Sunday, August 4, 2013

Triple therapy underutilized in HCV

Triple therapy underutilized in HCV 


Fewer than 20% of patients with hepatitis C virus genotype 1 receive triple therapy with boceprevir or telaprevir, according to Dr. Emerson Y. Chen and colleagues. The results are in the August issue of Clinical Gastroenterology and Hepatology.

The "disappointingly low use of the new therapies, even after a decade without novel medications," suggests that real-world use of these drugs is hampered by factors including safety and the low predicted response rates in prior nonresponders, they wrote.

Dr. Chen of the University of Texas Southwestern Medical School, Dallas, looked at 487 patients with HCV genotype 1 presenting to one of two academic outpatient hepatology practices in Dallas and Miami.

The majority of patients were between 50 and 60 years of age, male, and white. More than two-thirds had private insurance, and half of the patients were treatment naive.

Overall, the authors found that 91 patients (18.7%) were started on triple therapy (boceprevir or telaprevir plus pegylated interferon and ribavirin) while the remaining 396 patients remained untreated.

Dr. Chen then assessed the reasons for treatment deferral. The most common, he found, was contraindication (50.5%), including complications of liver disease and medical comorbidities. The next biggest reason cited for treatment deferral was "patient choice" (22.5%), which included concerns about side effects, limited success rates, financial issues, or inability to commit time for treatment. Finally, the presence of less advanced liver disease (17.4%) and the anticipation (among providers and patients alike) of better future therapies (9.6%) were also factors in triple therapy refusal.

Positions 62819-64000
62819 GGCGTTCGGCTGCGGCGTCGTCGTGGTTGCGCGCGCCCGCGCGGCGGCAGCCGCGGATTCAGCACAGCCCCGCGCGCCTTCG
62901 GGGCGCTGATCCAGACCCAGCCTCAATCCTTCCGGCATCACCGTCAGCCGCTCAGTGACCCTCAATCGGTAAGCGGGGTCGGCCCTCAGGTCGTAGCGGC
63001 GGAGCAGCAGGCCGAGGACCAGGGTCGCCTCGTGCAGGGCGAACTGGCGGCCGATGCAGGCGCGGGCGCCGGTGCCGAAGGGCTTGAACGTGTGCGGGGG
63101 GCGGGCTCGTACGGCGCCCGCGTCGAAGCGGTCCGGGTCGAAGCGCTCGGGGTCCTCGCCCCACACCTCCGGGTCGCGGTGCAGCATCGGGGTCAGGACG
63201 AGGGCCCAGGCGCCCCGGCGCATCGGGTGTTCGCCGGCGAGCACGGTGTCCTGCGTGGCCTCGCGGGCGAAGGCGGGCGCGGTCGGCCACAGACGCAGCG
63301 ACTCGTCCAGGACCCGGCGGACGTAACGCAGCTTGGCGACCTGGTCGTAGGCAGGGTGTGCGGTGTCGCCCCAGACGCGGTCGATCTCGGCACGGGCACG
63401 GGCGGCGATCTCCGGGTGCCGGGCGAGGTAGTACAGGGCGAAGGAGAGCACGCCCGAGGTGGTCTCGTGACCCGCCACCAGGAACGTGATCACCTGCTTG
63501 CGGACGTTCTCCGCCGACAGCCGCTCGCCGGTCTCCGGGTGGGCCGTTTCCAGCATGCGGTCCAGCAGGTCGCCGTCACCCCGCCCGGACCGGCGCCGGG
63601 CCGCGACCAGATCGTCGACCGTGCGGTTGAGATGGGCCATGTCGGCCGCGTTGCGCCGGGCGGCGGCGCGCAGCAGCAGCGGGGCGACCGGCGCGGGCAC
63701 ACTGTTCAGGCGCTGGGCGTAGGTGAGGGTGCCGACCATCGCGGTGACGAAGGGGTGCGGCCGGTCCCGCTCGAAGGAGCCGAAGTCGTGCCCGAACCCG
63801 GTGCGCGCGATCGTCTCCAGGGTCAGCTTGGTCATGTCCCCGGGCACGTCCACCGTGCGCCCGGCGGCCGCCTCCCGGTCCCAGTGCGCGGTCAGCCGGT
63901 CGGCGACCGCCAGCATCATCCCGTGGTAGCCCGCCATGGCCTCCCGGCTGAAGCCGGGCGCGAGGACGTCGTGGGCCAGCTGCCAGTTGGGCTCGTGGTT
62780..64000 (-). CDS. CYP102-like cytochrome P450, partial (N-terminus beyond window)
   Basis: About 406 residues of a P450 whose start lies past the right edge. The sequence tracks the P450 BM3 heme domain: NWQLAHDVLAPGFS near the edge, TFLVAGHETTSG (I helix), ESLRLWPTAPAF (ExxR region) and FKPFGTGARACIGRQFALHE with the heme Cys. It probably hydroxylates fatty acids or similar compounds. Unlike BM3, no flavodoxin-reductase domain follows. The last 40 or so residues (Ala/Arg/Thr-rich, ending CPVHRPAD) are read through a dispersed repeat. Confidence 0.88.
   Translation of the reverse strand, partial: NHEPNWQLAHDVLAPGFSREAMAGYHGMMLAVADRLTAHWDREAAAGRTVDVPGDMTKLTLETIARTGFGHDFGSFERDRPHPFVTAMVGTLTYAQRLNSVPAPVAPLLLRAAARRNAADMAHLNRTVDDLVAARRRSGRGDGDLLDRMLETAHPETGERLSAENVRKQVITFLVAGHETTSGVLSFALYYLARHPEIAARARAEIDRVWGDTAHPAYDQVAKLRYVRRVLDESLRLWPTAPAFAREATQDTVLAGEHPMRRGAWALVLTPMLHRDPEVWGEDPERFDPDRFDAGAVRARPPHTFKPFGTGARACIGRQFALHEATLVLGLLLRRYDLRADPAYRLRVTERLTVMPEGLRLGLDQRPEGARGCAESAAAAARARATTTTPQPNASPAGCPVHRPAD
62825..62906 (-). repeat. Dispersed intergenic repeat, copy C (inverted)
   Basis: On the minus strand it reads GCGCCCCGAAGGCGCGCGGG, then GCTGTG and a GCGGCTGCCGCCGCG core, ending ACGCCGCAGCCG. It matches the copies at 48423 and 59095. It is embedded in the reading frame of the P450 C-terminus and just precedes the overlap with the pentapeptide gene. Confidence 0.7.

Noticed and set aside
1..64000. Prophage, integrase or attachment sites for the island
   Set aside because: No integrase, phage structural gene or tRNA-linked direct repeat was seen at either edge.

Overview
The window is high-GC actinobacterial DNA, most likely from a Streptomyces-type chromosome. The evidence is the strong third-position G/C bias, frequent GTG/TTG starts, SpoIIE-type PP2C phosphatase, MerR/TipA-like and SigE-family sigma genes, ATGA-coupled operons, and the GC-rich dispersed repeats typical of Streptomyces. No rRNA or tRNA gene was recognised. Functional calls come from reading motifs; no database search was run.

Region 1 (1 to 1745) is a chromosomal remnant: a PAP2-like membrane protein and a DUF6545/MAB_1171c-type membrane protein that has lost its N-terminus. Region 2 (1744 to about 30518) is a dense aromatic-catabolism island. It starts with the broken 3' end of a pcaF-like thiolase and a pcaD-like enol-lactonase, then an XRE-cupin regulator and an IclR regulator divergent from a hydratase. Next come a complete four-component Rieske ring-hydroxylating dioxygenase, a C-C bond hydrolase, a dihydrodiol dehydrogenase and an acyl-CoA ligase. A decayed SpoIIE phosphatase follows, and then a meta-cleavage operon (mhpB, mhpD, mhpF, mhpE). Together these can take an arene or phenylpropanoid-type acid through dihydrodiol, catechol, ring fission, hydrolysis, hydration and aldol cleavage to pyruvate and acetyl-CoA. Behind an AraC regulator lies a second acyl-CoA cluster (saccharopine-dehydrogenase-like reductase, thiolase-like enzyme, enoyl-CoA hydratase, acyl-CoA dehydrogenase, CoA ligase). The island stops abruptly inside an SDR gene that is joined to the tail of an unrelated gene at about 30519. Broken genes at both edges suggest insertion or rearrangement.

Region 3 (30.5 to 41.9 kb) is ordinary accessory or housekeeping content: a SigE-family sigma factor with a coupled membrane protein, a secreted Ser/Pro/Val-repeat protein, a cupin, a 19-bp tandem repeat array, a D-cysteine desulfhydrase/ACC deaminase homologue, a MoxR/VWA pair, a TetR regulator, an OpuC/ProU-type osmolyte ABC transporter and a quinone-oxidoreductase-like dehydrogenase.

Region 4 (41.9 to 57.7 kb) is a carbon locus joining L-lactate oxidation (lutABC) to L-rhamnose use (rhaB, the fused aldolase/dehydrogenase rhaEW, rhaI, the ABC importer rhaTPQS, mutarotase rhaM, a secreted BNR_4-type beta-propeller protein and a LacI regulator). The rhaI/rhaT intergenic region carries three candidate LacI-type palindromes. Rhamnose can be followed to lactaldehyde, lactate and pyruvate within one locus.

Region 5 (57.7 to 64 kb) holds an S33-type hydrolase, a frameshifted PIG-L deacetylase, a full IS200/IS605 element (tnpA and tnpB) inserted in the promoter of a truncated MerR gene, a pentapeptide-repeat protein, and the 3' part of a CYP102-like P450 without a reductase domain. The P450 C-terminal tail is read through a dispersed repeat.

"Although several expert panels for treatment recommendations are available, there exists an uncertainty among providers regarding selecting patients without major contraindications for triple therapy now over newer direct-acting antiviral therapy later," they added.

Next, the researchers compared the triple therapy patients with therapy deferrals.

In univariate analysis, they found that about three-fourths of patients who chose to initiate triple therapy had fibrosis stage 3 or were cirrhotic, although less than 10% had a history of overt decompensation.

"In contrast, among those who deferred treatment, more than 20% had decompensated liver disease, and 46% had early [an] fibrosis stage," they wrote.

Looking at patients’ mean Model for End-Stage Liver Disease scores, cirrhotic patients who deferred treatment registered a 9.3, compared with 7.3 for patients who elected to undergo triple therapy treatment (P less than .001). Additionally, 90% of cirrhotic patients on treatment were Child-Pugh class A compared with 63% in the nontreatment group (P = .003).

Commenting on the findings, Dr. Chen wrote that "although patients with mild fibrosis or persistently normal liver function tests have often not been recommended for repeat biopsy or treatment, they would likely benefit from treatment before they become older or develop contraindications.

"Nevertheless, many hepatologists appear to be recommending deferral of treatment for patients with mild to moderate fibrosis, waiting for the second-generation direct-acting antivirals with even higher sustained virologic response rates" and fewer side effects.

"Newly diagnosed treatment-naive patients along with those with less advanced liver disease will benefit from society-wide consensus regarding therapy initiation now or at a later time."

The authors disclosed funding from the Doris Duke Charitable Foundation and the University of Miami. Two authors disclosed ties to Merck, maker of boceprevir and ribavirin, and Vertex, which makes telaprevir.


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